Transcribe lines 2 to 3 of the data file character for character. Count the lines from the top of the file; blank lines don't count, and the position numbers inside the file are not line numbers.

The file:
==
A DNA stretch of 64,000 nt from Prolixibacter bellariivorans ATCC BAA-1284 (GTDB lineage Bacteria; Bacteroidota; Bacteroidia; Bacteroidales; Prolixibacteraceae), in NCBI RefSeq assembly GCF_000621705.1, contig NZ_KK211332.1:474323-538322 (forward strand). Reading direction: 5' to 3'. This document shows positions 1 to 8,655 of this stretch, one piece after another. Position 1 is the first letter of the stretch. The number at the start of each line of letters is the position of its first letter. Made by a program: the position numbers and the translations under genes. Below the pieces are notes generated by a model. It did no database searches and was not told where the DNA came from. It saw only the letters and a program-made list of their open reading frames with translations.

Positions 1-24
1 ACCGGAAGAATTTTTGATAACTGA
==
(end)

Positions 1-24
1 ACCGGAAGAATTTTTGATAACTGA